4 management styles and how they affect KM

We know that culture and management style affects KM; here is a way of characterising management style through 2 dimensions.

The Boston Square shown here explores four management territories, and their impact on Knowledge Management.

The two axes of the square are

  • management by power v management by empowerment; i.e. how much the leadership operates through command and control, rather than through inspiration and enablement, and 
  • the levels of internal cooperation v internal competition (often reinforced by reward and recognition schemes such as forced ranking, or competitive bonuses).

These two axes give us four territories.

  • Where there is strong internal cooperation, and management by empowerment, then Knowledge Management will thrive. 
  • Where there is strong internal competition, and management by empowerment, then Knowledge Management will find things more difficult. Leaders can, if they try, use KM as a sort of coopetition tool, where the groups will cooperate to a certain extent through knowledge sharing and re-use, but will compete regarding the application of that knowledge. This is a difficult line for leaders to tread, as the internal competition can be used as an excuse not to share with and learn from each other. Sometimes people will “go underground” and share knowledge without their managers knowing, but more often the sharing is stifled.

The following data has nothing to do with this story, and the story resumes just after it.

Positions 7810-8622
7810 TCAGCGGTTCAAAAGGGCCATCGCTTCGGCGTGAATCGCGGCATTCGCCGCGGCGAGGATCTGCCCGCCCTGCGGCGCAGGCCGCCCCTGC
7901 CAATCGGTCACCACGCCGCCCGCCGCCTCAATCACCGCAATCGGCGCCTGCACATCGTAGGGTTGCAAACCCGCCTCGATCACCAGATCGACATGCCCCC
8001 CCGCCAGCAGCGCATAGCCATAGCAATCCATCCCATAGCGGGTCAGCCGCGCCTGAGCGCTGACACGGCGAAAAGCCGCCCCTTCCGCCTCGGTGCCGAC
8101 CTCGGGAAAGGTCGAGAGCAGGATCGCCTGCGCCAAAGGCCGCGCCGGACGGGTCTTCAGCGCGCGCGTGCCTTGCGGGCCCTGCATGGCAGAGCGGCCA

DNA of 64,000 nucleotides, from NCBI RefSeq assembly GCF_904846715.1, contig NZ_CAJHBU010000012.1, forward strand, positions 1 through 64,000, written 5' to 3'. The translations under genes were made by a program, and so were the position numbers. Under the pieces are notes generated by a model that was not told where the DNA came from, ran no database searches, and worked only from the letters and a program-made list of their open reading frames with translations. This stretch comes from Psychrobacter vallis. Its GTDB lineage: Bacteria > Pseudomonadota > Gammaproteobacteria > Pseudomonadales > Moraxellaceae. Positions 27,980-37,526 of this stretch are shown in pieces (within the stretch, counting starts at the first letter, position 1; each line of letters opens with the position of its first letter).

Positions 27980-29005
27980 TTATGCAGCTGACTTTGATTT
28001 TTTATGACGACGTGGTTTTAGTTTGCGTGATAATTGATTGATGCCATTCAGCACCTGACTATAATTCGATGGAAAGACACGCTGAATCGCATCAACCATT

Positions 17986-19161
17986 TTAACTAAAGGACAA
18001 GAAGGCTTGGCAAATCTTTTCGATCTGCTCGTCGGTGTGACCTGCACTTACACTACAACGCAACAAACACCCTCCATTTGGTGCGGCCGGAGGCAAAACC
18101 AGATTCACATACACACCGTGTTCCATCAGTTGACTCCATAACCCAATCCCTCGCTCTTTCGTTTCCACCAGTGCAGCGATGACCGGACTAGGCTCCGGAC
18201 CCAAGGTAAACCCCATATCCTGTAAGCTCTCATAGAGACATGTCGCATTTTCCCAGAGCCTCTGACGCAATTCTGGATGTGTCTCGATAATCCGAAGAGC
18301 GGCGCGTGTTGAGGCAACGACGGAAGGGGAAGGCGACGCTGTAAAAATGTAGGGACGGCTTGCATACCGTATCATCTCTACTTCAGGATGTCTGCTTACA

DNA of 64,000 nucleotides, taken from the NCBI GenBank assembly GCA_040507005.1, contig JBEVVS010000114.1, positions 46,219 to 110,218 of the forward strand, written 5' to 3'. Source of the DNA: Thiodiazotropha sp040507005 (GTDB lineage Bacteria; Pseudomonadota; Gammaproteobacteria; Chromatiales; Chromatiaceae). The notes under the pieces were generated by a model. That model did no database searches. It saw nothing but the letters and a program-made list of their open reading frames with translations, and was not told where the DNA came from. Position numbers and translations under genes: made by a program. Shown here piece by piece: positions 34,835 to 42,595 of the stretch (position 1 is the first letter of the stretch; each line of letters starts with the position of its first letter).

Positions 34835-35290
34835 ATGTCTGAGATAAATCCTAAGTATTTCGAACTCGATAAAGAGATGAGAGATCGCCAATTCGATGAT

• Where there is strong internal cooperation and management by power, then formal Knowledge Management will find things more difficult, but informal KM may arise in unexpected ways.  Here KM definitely will go underground, and can become a way for the workers to share knowledge and gain some sort of personal power without the managers knowing. I have seen this happen in organisations, where the communities of practice become “grumbling shops”. KM can turn from being a grassroots movement to a workers revolutionary force. You can see an extreme geopolitical version of this in the “Arab Dawn” where Government by Power met a collaborative and networked populace.
  • Where there is strong internal competition, and management by power, then Knowledge Management will never take off. Everyone will keep their knowledge to themselves. 

View Original Source (nickmilton.com) Here.

Leave a Reply

Your email address will not be published. Required fields are marked *

Shared by: Nick Milton

Tags: